There is a restless energy about Mrs Ahmed. She appears to be chewing on something all the time. […]
From Chapter 17
The soldiers formed a firing squad on Shaukat’s order, waited for the officer to be clear of the scene as they had been ordered, and emptied their rifles into the prisoners.
‘Sir? Wasn’t this night a complete waste?’
Shahbaz had been watching the soldiers dump the bodies into the river. The ones from inside were brought out and also thrown in.
‘Fifteen Muktis a waste?’ Shahbaz said. ‘Nights like this are what we need.’
‘I understand, sir, but – ’
‘You want to keep telling what’s better and what’s not?’ Shahbaz’s head turned slowly.
‘No sir, of course not.’
‘Did you know that in a nuclear holocaust the only living survivors would be cockroaches?’
‘I didn’t know this, sir.’
‘It’s true. The determined, nasty little bastards will survive it all. That’s what these Muktis are. That’s what their race is. They’re nasty little bastards, meant to be crushed, but you can’t get rid of them if you think they’ll just go away, disappear, die on their own. The only good thing is that these Bengalis are flesh and blood humans, and those we can get rid of.’
Shaukat allowed the convoluted analogy to sink in. Offered a cigarette, he accepted it with a quick glance at Shahbaz. Shahbaz’s attention was still pinned on the soldiers’ activities. Shaukat lit his cigarette and felt the wave of the momentary release wash over him.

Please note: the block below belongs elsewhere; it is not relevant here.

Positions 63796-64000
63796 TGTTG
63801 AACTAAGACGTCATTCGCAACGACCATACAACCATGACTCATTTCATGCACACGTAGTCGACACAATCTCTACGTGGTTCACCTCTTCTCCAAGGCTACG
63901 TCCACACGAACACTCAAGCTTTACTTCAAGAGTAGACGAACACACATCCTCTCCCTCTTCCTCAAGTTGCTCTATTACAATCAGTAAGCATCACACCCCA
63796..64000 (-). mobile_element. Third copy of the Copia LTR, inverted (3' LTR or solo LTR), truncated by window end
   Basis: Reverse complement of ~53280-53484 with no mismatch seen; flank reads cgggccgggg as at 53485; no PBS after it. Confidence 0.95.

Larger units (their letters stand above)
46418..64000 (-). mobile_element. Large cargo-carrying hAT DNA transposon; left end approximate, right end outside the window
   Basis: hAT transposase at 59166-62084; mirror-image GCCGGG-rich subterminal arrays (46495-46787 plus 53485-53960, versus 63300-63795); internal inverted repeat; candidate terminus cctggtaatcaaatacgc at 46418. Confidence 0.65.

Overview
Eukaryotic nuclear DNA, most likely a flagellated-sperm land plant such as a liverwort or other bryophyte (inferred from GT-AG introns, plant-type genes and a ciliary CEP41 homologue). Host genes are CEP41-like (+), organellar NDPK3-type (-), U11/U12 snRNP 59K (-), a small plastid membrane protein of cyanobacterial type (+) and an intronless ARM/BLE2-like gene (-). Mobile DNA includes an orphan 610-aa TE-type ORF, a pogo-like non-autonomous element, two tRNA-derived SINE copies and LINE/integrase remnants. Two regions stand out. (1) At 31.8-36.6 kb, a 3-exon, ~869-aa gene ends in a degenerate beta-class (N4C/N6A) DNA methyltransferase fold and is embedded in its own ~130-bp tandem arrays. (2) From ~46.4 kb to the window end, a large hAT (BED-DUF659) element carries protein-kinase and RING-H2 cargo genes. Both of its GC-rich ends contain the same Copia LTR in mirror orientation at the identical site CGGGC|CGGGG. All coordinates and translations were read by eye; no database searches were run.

“Diana, can you hear me?”
There was no response.
Stephanie’s voice echoed through the house. The little glass dome hanging in the corner of the kitchen glowed with pink light. Stephanie put the shopping bags on the marble countertop and sighed. Diana had been sluggish for about a month now, and whenever she was queried about her slow responses, would simply reply, “I recommend that you update my operating system. I assure you that it will greatly improve my ability to serve.”
As compelling as that argument was, Stephanie had been reluctant to comply. Yes, a fully upgraded Diana would provide her with more help, and some of her new features sounded good. Okay, she didn’t understand what they were exactly, as they had names like the Oneiric Satiation Module or the Phronesis Budget Calculator, but she had to admit that they literally sounded impressive. But there was a part of her that took a spiteful glee at saying “no” to Diana, which was odd considering how hard she had pushed Jason to purchase her when they first bought the house.
Reviewed by Mitali Chakravarty
Title: State of Emergency
Author: Jeremy Tiang
Publisher: Epigram Books, 2017
Number of pages: 245
Jeremy Tiang’s State of Emergency won 2018’s Singapore Literature Prize (SLP) for fiction. Kate Griffin, one of the judges for the award, wrote in an article, “Erasing Histories” (https://nationalcentreforwriting.org.uk/article/erasing-histories/): ‘State of Emergency, Jeremy Tiang’s beautifully written first novel, highlights a lesser known side of Singaporean history, exploring the leftist movements and political detentions in Malaysia and Singapore from the 1940s onwards, through the stories and memories of an extended family.’